The prevalence of antibiotic-resistant bacteria is an ever-growing problem that poses a significant threat to global health. An increasing number of infectious diseases are becoming more difficult, and in some cases impossible, to treat. While new antibiotics are being developed, it is unlikely that they will be effective against the most dangerous antibiotic-resistant bacteria. To develop an alternative to treating antibiotic-resistant bacteria, researchers at New York University are utilizing bacteria’s own pathogenicity islands against them. Their findings were published in Nature Biotechnology.
Pathogenicity islands are mobile genetic elements that allow for the transfer of genes between bacteria that can enhance virulence. Dunrong Jiang and colleagues at NYU modified staphylococcal pathogenicity islands (SaPIs) by inserting CRISPR-Cas9 to create antibacterial drones (ABDs) capable of killing staphylococcal bacteria.
CRISPR, which stands for clustered regularly interspaced short palindromic repeats, is part of an adaptive immune system utilized by bacteria to protect against infection by viruses. CRISPR-based immunity works by integrating viral sequences into the bacterial CRISPR locus and allows the cell to recognize viruses and ultimately clear an infection. CRISPR activity requires CRISPR-associated genes (cas) that encode proteins needed for an immune response. This system is now being widely used as a genome editing tool.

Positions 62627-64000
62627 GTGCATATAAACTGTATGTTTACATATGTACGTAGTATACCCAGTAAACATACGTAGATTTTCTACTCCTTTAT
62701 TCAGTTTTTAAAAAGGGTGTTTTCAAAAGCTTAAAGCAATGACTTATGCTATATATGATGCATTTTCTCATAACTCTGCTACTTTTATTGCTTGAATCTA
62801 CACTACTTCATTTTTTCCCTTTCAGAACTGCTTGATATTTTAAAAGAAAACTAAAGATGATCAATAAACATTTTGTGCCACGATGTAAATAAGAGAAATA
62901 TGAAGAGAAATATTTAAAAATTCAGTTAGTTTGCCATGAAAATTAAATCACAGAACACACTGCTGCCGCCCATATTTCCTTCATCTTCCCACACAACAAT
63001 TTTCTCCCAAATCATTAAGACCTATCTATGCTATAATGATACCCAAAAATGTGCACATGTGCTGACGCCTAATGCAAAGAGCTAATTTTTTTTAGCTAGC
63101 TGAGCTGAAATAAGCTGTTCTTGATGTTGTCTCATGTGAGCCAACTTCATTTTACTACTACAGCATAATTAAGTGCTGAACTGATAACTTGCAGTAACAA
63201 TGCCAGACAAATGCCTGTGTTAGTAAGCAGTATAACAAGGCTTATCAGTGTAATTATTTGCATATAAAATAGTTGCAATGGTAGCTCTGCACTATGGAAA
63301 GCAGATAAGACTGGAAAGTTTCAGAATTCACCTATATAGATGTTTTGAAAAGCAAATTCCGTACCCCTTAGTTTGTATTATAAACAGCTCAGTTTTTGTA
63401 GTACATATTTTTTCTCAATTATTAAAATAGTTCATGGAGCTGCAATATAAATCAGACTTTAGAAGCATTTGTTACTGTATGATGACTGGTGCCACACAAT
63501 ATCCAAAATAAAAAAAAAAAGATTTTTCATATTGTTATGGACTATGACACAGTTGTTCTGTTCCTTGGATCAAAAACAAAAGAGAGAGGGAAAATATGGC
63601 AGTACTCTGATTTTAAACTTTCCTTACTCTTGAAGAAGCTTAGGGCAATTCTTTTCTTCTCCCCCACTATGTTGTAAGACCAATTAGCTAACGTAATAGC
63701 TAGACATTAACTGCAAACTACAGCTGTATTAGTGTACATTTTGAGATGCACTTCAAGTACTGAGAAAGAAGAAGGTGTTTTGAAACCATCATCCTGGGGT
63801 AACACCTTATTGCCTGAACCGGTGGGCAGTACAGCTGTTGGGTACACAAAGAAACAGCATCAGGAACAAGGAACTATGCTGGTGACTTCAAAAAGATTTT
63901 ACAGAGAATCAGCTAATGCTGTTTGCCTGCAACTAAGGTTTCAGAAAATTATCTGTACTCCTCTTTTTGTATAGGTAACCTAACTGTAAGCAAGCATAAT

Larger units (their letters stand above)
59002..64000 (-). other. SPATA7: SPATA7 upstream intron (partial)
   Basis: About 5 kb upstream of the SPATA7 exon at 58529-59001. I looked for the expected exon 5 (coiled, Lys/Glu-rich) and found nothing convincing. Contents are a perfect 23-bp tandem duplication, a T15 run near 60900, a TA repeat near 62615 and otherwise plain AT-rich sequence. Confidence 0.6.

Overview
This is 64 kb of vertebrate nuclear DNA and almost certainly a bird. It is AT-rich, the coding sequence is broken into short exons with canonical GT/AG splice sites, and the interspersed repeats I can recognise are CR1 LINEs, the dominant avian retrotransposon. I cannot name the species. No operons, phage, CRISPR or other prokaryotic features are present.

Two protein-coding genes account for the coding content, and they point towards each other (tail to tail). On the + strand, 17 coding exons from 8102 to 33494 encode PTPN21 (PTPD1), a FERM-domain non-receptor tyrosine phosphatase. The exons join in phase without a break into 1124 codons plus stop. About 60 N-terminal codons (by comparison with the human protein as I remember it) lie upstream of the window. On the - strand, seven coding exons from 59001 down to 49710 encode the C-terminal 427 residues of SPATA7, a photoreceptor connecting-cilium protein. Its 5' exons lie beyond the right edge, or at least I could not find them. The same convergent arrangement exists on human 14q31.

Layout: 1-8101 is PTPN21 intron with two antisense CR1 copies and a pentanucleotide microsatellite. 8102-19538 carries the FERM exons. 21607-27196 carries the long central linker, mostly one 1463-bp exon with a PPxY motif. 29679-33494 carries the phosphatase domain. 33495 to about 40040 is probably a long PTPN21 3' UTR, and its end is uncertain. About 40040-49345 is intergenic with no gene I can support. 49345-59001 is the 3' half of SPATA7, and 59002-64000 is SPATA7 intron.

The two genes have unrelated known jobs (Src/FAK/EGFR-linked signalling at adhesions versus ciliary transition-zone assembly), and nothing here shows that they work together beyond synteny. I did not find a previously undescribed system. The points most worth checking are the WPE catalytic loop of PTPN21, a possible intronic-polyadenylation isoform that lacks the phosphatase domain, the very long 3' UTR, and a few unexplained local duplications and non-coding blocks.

In this study, CRISPR-Cas9 inserted into SaPIs was utilized to target agrA, which is universally conserved in staphylococcal bacteria. Once the ABDs enter the bacterial cell, they can create double-strand breaks at the chromosomal agrA locus to directly kill the bacteria. The efficacy of the ABDs was tested in mice using a subcutaneous abscess model. Mice were injected subcutaneously with bacteria and given a control or ABDs. Control mice developed abscesses within 72 hours, while the ABD treatment completely prevented abscess formation. Finally, mice were given a lethal dose of bacteria followed by treatment with a control or the ABDs. All control mice died within 12 hours, whereas 14 of the 15 mice treated with ABDs survived.
These results demonstrate that ABDs are a promising alternative to antibiotics, allowing specific virulence genes to be targeted to directly kill bacteria. In addition, ABDs do not negatively impact the microbiome, which commonly leads to the development of secondary infections in hospital settings. Next steps will be to test the efficacy of ABDs on other strains of bacteria as well as develop ABDs targeting other virulence factors.